Evolving Business Model

It is a known fact that a good portion of the revenue that publications make comes from advertisement.

While advertisement and journalism may appear side by side to the audience, there is a distinct separation between the two realms of communication. “For many, many there was a tall wall between advertising and news departments”, says Carlson.

The internet has converted that wall into a fence.

Advertisers see the internet has a huge advantage to them. Multimedia publications are just as dependent on advertisements.

The internet provides multiple ways to incorporate stories with certain types of advertisement. (See example below) To go this route, however, is a “slippery slope”, says Carlson.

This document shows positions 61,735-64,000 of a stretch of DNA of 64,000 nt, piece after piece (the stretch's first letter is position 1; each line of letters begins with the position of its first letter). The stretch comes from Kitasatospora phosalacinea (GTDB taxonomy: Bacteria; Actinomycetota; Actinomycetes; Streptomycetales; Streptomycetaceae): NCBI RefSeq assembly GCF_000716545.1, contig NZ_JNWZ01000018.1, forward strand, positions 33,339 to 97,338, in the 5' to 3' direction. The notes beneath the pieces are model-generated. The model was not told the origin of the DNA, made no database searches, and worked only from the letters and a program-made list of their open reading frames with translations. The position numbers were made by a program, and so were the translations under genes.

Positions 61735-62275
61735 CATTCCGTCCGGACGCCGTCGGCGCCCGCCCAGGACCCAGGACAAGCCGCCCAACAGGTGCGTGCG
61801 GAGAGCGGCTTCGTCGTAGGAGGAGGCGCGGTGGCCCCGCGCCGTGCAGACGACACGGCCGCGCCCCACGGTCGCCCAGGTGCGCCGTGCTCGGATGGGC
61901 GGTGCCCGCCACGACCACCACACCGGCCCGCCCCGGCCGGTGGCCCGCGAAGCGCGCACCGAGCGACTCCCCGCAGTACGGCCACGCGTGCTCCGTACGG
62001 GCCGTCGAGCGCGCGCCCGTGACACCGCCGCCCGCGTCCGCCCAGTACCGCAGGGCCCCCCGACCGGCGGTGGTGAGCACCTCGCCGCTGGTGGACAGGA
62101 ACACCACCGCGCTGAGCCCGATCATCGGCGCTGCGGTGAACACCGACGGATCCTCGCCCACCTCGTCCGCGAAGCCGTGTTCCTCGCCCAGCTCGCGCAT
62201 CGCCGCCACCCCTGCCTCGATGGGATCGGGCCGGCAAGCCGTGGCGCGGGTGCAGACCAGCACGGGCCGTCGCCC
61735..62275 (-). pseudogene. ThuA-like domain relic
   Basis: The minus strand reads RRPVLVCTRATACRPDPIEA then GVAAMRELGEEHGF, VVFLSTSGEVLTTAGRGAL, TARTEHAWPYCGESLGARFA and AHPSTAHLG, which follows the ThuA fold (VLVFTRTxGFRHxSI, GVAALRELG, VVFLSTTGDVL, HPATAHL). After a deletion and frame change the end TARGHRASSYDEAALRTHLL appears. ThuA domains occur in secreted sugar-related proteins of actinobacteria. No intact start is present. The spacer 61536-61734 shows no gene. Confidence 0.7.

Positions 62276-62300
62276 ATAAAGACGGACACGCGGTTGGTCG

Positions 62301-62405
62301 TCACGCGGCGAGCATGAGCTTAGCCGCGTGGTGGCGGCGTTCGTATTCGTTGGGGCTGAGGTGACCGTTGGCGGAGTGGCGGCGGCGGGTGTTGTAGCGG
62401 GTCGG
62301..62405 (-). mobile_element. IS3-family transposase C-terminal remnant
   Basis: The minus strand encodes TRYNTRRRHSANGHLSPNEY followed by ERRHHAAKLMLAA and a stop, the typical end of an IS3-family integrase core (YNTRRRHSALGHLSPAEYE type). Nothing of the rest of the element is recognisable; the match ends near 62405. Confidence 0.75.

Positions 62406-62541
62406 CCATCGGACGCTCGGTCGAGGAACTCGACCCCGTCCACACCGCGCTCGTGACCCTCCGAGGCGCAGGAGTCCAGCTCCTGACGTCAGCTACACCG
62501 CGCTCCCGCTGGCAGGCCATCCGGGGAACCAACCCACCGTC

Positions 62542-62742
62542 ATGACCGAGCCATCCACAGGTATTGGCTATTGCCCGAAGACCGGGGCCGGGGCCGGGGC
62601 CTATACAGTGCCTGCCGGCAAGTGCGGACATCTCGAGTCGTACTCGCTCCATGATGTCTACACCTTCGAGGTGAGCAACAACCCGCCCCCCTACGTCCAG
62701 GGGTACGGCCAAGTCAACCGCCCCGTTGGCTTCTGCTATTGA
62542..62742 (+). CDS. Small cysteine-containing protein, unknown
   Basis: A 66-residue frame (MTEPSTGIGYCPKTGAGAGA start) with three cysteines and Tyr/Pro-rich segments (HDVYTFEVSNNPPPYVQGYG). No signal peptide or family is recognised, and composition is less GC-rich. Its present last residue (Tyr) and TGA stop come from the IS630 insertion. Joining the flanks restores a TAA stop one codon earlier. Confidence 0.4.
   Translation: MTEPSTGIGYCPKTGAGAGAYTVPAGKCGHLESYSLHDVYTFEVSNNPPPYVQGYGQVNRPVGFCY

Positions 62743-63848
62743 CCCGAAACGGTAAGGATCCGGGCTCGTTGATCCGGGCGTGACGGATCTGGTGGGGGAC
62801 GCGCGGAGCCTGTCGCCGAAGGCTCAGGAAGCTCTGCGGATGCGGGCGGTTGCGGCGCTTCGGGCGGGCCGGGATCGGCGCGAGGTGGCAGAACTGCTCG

“I think anything that is advertising or marketing related should be clearly labeled as that.”

The important thing to remember is journalism going hand in hand with advertisement can lead to faulty credibility.


The Black Dahlia and LA 										    Times

The Black Dahlia, a Universal Picture, came out theaters in 2006. Set in the 1940s, the movie is based off a series of unsolved murders in the Los Angeles area. The LA Times covered the actual murders in the late 1940s. As promotion for the movie, Universal approached the LA Times to set up a site that would be dedicated to the archives of the Black Dahlia by the LA Times, and show its relation to the movie, as well as, provide a link to the movie's site. The link above is a link to the website. Overall the website is a risk to the ethics of journalism. The brick wall between advertisement and journalism is becoming a fence. What do you think?

* This example was given at McBride's lecture at the University of Florida, January 2008.